Plaschke: Shohei Ohtani and Dodgers need to follow the Shaq-Lakers success blueprint


A transcendent athlete joins a Los Angeles team at the height of his career.

The city’s sports landscape rumbles with starry-eyed anticipation.

Tickets disappear. Jerseys are everywhere. The entire Southland wants to share in the biggest sporting jewel to choose this city as home.

Shohei Ohtani?

No, Shaquille O’Neal.

When Ohtani journeyed into Chavez Ravine this winter, despite the apparent electric uniqueness of the moment, he was simply following a path forged 27 years earlier by an even bigger star.

Before Shohei there was Shaq.

In the summer of 1996, the Lakers set the standard for bringing Hollywood to Hollywood, signing the free-agent giant from the Orlando Magic and sending the town into a frenzy.

It was so nuts, there reportedly were more reporters at O’Neal’s first workout than fans at Clippers games. It was so hyped, the baselines of an ordinary gym were overcrowded with press at his first exhibition game … in Hawaii.

Incidentally, remember how Ohtani homered in his first Dodgers spring training game? Well, O’Neal had 25 points and 12 rebounds in 26 minutes in that first exhibition game.

Yeah, Los Angeles has seen this before.

While some of the brightest lights in the history of sports have descended upon this city at the height of their glory — the Kings traded for Wayne Gretzky, the Lakers traded for Kareem Abdul-Jabbar and Wilt Chamberlain and signed LeBron James, the Dodgers traded for Manny Ramirez and signed Darryl Strawberry — no transaction has mirrored the Ohtani deal the way Shaq’s does.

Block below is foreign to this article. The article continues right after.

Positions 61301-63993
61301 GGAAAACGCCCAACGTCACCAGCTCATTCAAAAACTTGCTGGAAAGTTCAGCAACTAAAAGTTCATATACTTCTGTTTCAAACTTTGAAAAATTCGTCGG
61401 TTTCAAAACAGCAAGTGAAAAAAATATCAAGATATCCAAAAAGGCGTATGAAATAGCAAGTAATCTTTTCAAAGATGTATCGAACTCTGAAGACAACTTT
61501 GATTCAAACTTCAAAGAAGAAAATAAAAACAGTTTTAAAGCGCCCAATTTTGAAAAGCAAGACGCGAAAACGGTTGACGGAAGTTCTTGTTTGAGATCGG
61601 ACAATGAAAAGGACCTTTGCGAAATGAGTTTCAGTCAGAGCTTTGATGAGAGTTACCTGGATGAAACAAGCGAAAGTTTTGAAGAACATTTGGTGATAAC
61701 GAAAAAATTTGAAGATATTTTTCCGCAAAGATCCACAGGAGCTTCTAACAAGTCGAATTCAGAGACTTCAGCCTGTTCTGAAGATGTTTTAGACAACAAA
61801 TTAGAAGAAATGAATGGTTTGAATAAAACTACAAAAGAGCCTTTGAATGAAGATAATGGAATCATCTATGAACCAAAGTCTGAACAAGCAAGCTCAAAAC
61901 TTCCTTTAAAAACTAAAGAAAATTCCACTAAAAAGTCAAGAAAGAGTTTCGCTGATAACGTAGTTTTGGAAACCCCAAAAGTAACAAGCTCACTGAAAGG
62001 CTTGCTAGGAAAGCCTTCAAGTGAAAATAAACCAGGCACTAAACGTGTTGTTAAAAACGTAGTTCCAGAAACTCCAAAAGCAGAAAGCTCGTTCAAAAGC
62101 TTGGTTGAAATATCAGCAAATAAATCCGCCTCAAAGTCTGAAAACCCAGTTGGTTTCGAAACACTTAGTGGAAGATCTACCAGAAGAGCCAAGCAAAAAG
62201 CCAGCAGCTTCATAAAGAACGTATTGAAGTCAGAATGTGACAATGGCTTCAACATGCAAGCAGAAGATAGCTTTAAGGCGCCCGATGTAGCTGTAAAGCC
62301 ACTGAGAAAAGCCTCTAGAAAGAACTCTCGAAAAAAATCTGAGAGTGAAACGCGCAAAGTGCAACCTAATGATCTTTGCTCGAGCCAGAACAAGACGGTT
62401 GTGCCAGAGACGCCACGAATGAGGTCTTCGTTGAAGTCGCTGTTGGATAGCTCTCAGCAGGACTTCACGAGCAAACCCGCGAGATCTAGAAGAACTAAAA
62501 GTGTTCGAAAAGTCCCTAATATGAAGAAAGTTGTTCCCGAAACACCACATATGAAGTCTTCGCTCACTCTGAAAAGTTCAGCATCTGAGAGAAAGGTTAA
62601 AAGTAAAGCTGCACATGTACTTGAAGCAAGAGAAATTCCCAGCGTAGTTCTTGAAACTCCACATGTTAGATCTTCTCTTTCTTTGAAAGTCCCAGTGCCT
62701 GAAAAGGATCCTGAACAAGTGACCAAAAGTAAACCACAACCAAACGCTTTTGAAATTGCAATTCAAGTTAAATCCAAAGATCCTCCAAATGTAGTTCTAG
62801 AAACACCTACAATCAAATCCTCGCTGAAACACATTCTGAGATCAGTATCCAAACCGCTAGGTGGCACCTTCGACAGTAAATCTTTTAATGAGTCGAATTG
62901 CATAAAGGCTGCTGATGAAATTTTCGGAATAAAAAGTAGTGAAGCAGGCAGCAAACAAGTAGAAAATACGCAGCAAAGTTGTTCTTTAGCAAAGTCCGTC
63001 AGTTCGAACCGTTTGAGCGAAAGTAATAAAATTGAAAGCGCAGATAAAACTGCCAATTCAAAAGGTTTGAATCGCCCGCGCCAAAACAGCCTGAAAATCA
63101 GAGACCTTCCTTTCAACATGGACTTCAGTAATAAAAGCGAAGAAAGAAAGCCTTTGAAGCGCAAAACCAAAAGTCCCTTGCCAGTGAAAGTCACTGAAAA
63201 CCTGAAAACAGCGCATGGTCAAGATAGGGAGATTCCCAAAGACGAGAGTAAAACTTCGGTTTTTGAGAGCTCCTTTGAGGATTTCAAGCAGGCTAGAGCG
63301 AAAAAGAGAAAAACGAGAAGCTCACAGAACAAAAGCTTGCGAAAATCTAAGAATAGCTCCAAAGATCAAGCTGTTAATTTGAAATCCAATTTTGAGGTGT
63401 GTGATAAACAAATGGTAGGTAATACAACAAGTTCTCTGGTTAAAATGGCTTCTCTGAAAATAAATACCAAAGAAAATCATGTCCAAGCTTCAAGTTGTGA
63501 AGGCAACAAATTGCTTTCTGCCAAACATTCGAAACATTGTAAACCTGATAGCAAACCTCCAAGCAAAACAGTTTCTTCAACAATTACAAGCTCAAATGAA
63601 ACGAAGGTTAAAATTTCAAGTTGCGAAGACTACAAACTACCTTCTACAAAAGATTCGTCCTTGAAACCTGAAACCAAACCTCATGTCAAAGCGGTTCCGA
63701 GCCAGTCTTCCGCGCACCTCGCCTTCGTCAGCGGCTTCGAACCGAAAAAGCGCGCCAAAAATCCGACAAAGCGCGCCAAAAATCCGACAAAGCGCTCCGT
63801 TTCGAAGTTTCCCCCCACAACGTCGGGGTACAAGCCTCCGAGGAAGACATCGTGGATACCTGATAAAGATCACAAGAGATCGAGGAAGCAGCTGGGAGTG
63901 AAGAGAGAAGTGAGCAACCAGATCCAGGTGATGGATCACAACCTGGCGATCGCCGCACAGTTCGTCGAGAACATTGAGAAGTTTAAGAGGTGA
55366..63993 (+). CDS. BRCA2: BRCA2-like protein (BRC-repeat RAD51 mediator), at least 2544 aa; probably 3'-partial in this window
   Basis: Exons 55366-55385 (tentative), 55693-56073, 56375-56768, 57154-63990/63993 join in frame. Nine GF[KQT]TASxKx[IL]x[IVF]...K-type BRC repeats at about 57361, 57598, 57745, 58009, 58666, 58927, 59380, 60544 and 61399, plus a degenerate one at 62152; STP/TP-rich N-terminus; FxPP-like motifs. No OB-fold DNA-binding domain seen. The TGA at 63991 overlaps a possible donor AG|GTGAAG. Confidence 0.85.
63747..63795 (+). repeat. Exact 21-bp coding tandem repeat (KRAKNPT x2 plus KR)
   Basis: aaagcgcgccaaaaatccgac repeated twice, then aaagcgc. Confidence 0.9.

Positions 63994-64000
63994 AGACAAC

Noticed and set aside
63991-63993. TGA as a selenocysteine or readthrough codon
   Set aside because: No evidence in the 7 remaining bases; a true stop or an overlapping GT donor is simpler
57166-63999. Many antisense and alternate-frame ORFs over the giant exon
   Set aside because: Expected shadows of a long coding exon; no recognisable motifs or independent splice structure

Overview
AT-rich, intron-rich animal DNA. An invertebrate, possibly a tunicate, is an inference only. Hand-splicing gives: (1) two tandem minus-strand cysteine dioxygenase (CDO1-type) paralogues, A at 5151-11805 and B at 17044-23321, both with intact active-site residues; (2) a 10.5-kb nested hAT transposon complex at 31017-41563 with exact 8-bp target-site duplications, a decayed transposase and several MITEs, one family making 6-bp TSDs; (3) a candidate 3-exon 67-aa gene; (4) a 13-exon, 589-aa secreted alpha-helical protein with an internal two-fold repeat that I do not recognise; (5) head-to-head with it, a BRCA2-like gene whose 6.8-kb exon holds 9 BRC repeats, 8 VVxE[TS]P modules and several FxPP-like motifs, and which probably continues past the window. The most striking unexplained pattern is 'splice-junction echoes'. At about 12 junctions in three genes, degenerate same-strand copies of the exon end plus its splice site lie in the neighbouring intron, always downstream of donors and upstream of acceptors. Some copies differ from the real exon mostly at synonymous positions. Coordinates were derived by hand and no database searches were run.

Like the former Angel Ohtani, O’Neal left a team that couldn’t bring him a ring and moved to a place built for championships. Despite teaming him with the young star Penny Hardaway, the Magic didn’t win a title in O’Neal’s four seasons there, and all three of their postseason runs ended in a sweep, including in the 1995 NBA Finals against the Houston Rockets.

Like Ohtani and his $700 million, O’Neal made the move with a record-setting contract, his seven-year, $120-million deal the result of “the highest stakes bidding war in American sports history,” according to The Times’ Mark Heisler.

Although written nearly three decades apart, even the headlines trumpeting the arrivals echoed with the same crazed creativity.

“Sho Business,” read the Times in December 2023.

“Shaq-zamm” and “Lakers hit the Shaqpot” read the Times in July 1996.

The athletes’ first words also echoed each other.

“I would like to thank the Los Angeles Dodgers organization for giving me an opportunity to play here,” Ohtani said through an interpreter at his opening news conference. “I can’t wait to play for the Dodgers. They share the same passion as me, a vision and a history of winning.”

Ditto for Shaq.

“I’ll be ready,” O’Neal said at his first Lakers workout in the summer of 1996. “I realize this organization has a good tradition of big men. I just want to add on to the great tradition that this organization has. I just want to win.”

Not only did a similar motivation drive the players but the angst felt by their team executives was nearly identical.

Andrew Friedman spoke of the pursuit of Ohtani as an exhausting marathon.

“You know those crazy games where there are late lead changes and they graph it like that [on the Fangraphs website]? I think that’s a little bit my range of emotions,” Friedman told reporters. “There were times I felt more confident. There were times I felt extremely low. It definitely took some time off my life. I don’t know how much time exactly, but it was some.”